Gary Miron's and Jessica L. Urschel's A Study of Student Characteristics, School Finance, and School Performance in Schools Operated by K12 Inc. [PDF], from the school of education at the University of Colorado Boulder, is a substantial and critical study of K12 Inc., the largest private provider of virtual schooling in the US. Education Week reports that the value of K12's stock fell by over 30% within three days of publication.
The study is broad in its focus. Here are three "stand out" findings:
Only 27.7% of K12 schools reported meeting Adequate Yearly Progress (AYP) in 2010-11, as compared to an estimate of 52% of public schools overall. (The study describes AYP as "a relatively crude indicator of whether or not schools are meeting state standards".)
In maths, K12 students score, on average, between 14 and 36 percentage points lower than students in their host states, with the gap increasing dramatically for students in higher grades.
Across grades 3-11, the K12 schools’ scores were between two and 11 percentage points below the state average in reading.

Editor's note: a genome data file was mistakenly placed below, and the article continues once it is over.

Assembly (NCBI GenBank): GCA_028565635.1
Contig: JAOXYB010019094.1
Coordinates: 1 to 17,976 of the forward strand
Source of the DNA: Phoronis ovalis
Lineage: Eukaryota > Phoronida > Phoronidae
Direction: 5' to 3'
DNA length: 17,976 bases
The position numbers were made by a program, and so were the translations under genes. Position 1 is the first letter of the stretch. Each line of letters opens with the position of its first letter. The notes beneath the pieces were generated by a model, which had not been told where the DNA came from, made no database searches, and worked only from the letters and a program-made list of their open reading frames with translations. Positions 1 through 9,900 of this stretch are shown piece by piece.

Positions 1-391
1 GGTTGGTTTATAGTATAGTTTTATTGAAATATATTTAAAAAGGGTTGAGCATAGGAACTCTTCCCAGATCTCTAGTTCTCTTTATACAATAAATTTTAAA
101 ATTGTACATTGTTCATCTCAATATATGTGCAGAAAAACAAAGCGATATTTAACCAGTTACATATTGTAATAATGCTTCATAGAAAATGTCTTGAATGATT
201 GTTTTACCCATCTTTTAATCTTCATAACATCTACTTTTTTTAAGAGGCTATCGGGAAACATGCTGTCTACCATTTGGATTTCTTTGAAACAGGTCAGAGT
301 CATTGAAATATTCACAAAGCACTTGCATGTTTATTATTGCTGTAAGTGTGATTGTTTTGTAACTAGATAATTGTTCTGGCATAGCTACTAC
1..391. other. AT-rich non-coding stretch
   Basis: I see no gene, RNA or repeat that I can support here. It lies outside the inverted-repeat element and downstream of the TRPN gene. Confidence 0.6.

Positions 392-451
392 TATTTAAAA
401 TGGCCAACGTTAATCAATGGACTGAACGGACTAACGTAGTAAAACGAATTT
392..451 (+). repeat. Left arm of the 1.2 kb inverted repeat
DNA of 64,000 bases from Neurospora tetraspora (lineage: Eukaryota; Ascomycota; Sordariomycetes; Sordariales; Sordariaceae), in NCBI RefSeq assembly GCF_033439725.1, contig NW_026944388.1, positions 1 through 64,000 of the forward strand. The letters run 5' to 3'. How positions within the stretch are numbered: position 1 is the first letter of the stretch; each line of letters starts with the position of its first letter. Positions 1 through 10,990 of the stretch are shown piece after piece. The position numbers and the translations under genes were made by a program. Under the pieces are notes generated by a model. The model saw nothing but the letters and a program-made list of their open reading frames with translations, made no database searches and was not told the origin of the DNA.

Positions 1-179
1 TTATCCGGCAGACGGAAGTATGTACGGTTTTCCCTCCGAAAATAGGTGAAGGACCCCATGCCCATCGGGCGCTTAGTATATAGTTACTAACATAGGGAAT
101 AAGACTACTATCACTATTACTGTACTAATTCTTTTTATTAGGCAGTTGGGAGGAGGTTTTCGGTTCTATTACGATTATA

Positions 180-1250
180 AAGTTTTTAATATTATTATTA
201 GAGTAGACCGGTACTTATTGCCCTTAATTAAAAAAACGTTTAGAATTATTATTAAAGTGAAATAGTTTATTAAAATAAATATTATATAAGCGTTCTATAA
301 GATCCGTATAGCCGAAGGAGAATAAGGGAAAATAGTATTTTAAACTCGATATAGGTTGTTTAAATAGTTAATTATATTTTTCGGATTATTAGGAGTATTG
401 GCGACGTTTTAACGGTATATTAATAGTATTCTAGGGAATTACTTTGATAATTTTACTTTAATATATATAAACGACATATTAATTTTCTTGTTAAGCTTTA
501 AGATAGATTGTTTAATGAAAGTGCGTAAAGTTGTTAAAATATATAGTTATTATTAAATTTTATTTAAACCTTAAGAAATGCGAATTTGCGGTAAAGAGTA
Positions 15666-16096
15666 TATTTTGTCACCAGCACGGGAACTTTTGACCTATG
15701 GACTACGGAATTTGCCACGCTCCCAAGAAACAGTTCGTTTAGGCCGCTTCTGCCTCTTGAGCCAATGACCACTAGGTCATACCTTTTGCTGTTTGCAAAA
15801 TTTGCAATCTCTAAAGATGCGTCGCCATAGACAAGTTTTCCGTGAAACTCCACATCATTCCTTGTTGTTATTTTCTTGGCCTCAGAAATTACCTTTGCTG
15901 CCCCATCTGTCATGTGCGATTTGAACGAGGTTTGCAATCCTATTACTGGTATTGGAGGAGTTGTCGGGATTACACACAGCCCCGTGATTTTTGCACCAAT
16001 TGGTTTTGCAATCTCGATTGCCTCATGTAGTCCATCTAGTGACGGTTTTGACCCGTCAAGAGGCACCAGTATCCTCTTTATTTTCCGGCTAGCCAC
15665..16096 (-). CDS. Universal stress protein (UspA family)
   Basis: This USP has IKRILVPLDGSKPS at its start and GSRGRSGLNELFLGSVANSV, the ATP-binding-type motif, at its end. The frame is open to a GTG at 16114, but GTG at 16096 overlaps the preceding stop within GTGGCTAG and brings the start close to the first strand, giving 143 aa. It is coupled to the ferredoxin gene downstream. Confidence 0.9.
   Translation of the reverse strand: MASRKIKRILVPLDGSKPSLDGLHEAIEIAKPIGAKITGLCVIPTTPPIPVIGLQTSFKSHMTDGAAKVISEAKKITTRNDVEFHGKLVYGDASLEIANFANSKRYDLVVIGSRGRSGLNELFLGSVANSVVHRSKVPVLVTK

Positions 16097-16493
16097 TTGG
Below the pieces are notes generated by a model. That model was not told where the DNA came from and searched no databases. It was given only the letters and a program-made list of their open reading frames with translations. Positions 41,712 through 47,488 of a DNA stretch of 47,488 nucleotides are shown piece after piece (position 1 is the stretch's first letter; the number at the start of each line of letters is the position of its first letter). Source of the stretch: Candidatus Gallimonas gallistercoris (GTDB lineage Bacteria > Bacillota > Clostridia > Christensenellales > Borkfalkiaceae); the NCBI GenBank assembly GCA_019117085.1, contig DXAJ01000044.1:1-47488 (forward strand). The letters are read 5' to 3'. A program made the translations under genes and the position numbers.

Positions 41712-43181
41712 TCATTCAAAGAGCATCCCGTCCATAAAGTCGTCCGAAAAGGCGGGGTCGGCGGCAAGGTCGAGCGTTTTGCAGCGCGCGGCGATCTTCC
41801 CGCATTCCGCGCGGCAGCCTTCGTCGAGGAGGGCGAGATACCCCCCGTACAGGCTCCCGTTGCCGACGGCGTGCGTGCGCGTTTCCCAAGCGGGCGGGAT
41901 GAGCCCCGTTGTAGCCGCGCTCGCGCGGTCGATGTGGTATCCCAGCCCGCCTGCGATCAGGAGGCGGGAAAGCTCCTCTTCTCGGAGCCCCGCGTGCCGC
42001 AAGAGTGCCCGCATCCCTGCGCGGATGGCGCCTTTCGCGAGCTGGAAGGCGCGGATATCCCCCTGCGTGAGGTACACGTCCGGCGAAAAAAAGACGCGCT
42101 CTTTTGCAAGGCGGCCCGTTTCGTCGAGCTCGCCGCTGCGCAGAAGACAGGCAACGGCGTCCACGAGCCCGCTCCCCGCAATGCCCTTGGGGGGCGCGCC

The report's headline recommendations for policy-makers are as follows.
- Based on the findings, the following policy recommendations are offered for states or other appropriate policymaking entities: Slow or put a moratorium on the growth of full-time virtual schools. In the area of full-time virtual education, states should place their first priority on understanding why the performance of virtual schools suffers and how it can be improved before undertaking any measures or programs to expand this new model of schooling.
- Revise performance accountability measures for virtual schools. Since some performance measures commonly used for public schools are inadequate or inappropriate for full-time virtual schools, more suitable measures should be devised, implemented and, over time, improved. Part of the solution may involve alternative or supplemental measures, including measures of market accountability.
- Revise funding formula and financial oversight. Funding formulas for virtual schools should reflect the actual costs of educating students in those schools, rather than the typical costs for educating students in traditional public schools. Given the high mobility of students in K12’s virtual schools, the practice of allocating funding for students who enrol should shift to funding based on the number of students who satisfactorily complete courses. This model is already in practice at the Florida Virtual School. More transparency is needed to understand how full-time virtual schools spend public funds.
K12's response to the report concludes "The report is really just a political assault by a well-known interest group that has an anti-charter and anti-choice agenda". The full K12 response is here.